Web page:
Politicians? Doomsayers? Bad people? They are nothing when you assume the center of the universe; they are mere characters in a play to be ignored while you go on about your business.

And, the good news is that this viewpoint is not limited to, or espoused only by, Aikido. Practice any good martial art, cleanse yourself of the need and desire to fight, and you will shortly become the center of the universe.

The process is, of course, sped up through the practice of Matrixing. Matrixing reduces the multitude of confusing techniques into a simple logic, and makes the martial arts quick and easy to understand.

You can find out about Matrixing at MonsterMartialArts.com.

aikido ki power

Shodokan Aikido is street workable

Shodokan Aikido for Street Self Defense!

A lot of people hold that aikido is not a real martial art. Shodokan Aikido is the martial art that proves them wrong.

shodokan aikido

Still the mind and expose the soul!

To begin, one should know that while Aikido is focused on spiritual development, it was born in one of the toughest war eras in history, the warlord wars of Japan a thousand years ago.

The art first took form as Daito Ryu Aiki Jujitsu, and it consists of over 3,000 techniques. And these techniques were the most brutal martial techniques the samurais of a thousand years ago could come up with. These are the techniques that enabled these iron men to survive the fiercest battles in the world.

Morihei Ueshiba, O Sensei, refined this art into a more spiritual way. Indeed, it is renowned as a spiritual way.

What Shodokan Aikido has done has introduced competition to the art. While some hold this makes it a sport (in a sport one has an opponent, in an art the opponent is oneself), it really just sharpens the beast.

Students have to solve more intense problems, make the art work in the face of resistance, and this makes the art street workable.

The techniques are harder, sharper, and they are able to be used against the real punch or knife, and not the stylized attack that classical aikido offers.

The good news is that there appears to be negligible effect on the spirituality of the art. One still trains techniques in the Ueshiba method, they just have to make them work no matter what.

While there was a lot of controversy when Shodokan Aikido first appeared, the conflict has died down. The art survives, and one has no doubt that O Sensei would be proud. O Sensei, Morihei Ueshiba, was, after all, an innovator par excellence. His teachings are being passed down, and the idea that Aikido is a workable art is being upheld.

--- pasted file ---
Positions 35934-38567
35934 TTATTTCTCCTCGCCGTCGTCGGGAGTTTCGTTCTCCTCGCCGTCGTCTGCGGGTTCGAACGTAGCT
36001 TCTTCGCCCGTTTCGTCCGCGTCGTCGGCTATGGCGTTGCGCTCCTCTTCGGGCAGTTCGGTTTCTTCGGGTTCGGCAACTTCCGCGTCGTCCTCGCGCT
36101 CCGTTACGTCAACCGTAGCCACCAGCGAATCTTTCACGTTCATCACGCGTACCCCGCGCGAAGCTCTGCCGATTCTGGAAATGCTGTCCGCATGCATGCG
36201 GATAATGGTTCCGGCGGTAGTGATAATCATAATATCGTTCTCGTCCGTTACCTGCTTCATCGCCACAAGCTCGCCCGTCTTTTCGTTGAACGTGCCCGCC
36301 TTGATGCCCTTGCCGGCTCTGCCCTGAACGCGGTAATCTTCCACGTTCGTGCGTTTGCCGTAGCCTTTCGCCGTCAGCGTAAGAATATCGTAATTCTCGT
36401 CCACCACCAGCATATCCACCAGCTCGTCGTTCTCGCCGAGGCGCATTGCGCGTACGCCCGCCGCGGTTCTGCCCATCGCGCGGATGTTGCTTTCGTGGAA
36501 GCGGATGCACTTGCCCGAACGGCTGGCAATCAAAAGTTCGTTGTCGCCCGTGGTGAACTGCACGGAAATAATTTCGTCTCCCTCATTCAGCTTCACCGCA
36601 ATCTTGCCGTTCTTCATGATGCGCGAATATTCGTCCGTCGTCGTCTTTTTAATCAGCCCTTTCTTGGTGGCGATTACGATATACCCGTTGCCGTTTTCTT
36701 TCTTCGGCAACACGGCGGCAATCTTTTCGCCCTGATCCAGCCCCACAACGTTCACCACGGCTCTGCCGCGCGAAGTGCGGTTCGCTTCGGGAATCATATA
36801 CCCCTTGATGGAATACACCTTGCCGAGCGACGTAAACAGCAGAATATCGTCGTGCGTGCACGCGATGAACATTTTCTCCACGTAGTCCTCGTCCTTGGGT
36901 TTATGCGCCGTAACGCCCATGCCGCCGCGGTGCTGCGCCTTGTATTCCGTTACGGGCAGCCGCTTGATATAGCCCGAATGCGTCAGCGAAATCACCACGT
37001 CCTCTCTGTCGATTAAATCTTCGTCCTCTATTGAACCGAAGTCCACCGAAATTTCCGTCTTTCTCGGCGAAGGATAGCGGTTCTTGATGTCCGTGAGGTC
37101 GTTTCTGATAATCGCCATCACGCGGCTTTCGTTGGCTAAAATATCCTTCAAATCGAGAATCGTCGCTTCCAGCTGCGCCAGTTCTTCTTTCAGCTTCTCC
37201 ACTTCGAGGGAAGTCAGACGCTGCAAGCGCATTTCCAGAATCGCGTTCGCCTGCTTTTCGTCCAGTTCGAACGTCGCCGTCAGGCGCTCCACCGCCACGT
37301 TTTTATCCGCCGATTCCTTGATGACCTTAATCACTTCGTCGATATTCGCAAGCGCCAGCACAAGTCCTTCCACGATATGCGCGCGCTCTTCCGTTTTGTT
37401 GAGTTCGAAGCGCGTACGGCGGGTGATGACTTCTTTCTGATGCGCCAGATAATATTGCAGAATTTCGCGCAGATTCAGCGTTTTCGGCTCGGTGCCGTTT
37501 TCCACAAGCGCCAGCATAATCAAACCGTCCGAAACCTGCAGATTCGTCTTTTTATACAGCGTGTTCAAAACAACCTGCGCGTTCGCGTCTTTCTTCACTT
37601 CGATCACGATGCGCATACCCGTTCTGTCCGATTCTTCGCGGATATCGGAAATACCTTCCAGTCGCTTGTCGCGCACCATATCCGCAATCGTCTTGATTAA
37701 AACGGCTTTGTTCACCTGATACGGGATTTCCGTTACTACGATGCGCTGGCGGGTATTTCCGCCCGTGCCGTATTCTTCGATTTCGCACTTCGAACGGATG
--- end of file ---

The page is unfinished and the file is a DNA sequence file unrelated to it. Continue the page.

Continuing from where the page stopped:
Yes, Shodokan Aikido is a good martial art for self defense.

The Sword Catcher Martial Arts Technique

I have previously said that the Eight Catchers are the pinnacle of Martial Arts training. And, I have said that you should study extensive fighting disciplines, Karate, Jujitsu, Kung Fu, whatever, before you begin your minimum of two years of practice on just the Catchers. That said, here is a quick write up of the Sword Catcher, it is an Aikido technique, and illustrations can be found in Monster Martial Arts newsletter X-5.

There are two halves to the sword catcher, though, to be sure, you must do them with perfect Coordinated Body Motion and make them into one. The first half is a simple two step into the attacker. The second half is an easy wrist twist technique.

When somebody comes at you with a sword they have the advantage of distance, and you must make up for that advantage. The best way to make up for it is to take two steps. The first step is straightforward, and the second step you turn and let the rear leg move behind you, so you are looking in the same direction of the attacker.

When I first learned this is was described as a ‘mirroring’ technique. Simply, as you stepped you duplicated your attacker’s body, and so that, sometime during the technique, his foot was next to yours, the limbs of your body matched his, as if looking in a mirror. Of course, his image had a sword, and all you had was a picture of him in your mind.

As you conducted this two step towards him, closing the distance and eventually mirroring him, you did the second piece of the technique, a wrist twist. Specifically, your hand looped over his forearm, you hooked his arm with your palm, and you matched his movement. The intent was to go with him, and then take over it, and thus swing him around into a lock.